Wednesday 21 December 2016 7:00 am

Do you have irritating colleagues? They might be impairing collaboration

Collaboration has always been crucial to efficient business.

But more recently it has become a buzzword, bandied about by teams as the key to productivity and agility in a modern digital business.

While true, to an extent, collaborative measures aren’t always easy for businesses to implement, and research we recently conducted reveals that it’s an ambition – rather than a reality – for UK offices. Our survey of 1,000 UK office employees exposed a lack of teamwork and selfish habits blighting businesses across the country.

According to the Center for Digital Business, collaboration is defined as two or more people coming together to create something that they could not have created on their own. But as more people work remotely, or from home, collaborative relationships become more difficult to embrace – and selfish habits amplify the issue.

We discovered that almost half of UK office staff (46 per cent) work with colleagues who forget to share important information or documents with them, meaning wasted time and missed opportunities, resulting in potentially lost revenue. The same number also state that their colleagues talk over others in meetings, creating a disruptive working environment.

Irritating colleagues

Despite noticing these irritating traits in their colleagues, over a quarter of our survey group prefer to do nothing about the problem. Conversely, 21 per cent like to leave a note in a communal area, and around the same proportion email colleagues to complain. But watch out if you work in IT – one in five said they secretly email colleagues’ immediate superiors to point out IT worker’s failings.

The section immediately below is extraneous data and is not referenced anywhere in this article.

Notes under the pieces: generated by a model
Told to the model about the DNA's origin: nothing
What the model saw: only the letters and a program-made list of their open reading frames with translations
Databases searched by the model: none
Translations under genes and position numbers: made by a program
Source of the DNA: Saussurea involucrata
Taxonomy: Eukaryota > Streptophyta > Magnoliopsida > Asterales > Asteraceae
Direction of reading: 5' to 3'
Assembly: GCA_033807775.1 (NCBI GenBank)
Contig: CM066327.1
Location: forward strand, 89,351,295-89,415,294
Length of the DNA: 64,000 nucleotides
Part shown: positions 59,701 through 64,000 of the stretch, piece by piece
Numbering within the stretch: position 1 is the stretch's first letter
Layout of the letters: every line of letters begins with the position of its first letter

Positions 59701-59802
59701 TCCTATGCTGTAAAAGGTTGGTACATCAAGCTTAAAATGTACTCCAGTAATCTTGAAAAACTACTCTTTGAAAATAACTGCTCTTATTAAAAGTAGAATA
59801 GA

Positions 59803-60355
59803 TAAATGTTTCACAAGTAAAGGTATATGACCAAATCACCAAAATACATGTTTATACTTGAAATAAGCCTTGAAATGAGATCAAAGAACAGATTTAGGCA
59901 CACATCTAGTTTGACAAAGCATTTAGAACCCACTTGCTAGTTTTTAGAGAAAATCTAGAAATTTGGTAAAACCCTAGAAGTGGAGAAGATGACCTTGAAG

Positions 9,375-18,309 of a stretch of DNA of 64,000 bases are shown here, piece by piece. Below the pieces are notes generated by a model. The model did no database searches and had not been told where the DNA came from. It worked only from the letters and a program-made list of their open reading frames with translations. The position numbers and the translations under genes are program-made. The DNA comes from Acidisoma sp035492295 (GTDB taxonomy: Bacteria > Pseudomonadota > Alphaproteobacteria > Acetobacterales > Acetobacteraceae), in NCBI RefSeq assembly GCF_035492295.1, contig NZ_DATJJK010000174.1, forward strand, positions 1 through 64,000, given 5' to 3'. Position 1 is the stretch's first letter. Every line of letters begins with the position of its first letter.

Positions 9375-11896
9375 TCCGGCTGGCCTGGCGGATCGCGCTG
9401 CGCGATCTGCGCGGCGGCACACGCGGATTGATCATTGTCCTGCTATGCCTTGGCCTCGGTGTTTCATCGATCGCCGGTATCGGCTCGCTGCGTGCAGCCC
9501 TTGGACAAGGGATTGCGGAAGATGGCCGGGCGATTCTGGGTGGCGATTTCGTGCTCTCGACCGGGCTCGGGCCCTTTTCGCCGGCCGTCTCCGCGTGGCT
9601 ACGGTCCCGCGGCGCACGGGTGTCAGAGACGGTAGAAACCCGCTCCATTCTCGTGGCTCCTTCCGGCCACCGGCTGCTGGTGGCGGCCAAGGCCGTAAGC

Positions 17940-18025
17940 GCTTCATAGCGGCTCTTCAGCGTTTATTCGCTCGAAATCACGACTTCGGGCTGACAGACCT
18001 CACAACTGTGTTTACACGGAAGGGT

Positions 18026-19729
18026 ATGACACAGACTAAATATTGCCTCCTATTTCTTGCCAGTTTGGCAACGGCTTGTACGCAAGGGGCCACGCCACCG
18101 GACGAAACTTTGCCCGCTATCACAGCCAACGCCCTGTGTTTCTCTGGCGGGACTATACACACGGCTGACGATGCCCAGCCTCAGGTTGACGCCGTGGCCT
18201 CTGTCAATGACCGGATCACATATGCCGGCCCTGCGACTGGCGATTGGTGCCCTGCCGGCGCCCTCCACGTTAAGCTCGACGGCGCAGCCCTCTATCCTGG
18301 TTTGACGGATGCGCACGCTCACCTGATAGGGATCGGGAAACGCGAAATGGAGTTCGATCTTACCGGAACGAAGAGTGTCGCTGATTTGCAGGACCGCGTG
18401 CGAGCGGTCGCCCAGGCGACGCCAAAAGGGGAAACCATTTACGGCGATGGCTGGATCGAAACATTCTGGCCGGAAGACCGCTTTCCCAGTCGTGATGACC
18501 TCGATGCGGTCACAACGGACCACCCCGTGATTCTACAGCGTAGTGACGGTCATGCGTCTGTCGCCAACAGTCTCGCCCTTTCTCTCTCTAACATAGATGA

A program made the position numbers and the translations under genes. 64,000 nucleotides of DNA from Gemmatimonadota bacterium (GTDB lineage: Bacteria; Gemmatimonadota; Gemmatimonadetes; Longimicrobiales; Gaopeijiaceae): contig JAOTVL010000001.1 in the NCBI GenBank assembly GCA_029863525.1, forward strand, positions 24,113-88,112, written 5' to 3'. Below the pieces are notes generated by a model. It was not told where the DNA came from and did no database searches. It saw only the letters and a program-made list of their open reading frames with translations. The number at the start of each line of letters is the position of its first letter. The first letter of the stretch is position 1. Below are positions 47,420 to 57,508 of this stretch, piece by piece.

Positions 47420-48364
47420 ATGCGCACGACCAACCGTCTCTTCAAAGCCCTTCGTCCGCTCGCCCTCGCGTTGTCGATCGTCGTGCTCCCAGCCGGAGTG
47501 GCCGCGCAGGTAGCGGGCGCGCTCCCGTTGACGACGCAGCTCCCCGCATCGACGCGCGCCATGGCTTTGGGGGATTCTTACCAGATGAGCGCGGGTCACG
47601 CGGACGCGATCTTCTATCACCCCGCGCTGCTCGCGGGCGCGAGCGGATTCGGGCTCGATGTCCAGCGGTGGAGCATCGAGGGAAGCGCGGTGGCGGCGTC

Most of us will recognise these behaviours as a standard day in the office. They often appear easier to live with than change. However, there’s a serious issue behind these findings too. If your business isn’t set up to promote teamwork and the sharing of information, you will be losing opportunities to grow.

How much of the information that staff are forgetting to share could have led to new business, saved costs, or inspired a new idea? After all, collaboration is essential for a happier, creative and more productive workforce.

Collaborative solutions

To get to the root of the problem, we spoke with workplace strategist and change manager, Dr Nigel Oseland, who gave this advice: “There are usually three key factors which contribute to how well collaboration can happen within a business – people, space and technology. For people to better collaborate together it comes down to how well they understand and appreciate each other’s personalities and different ways of working, as a more diverse mix of people typically will be a more successful team.

“They also need to understand each other’s motivations, gain trust and share mutual respect. However, even the best team in the world can’t work together productively if they don’t have the right tools in place. It’s important that organisations bear this in mind and make sure they provide their staff with the appropriate technology and complementary spaces which will encourage them to be collaborative across a range of working environments.”

Worryingly, businesses could also be bringing this collaboration deficit on themselves. We found that 45 per cent of staff think that the technology in their office can make it more difficult to share information.

Considering that half of those we surveyed also ignore problems with the communal office technology, businesses need to act to ensure their own systems aren’t impairing productivity.

Stuart Sykes is managing director at Sharp Business Systems UK.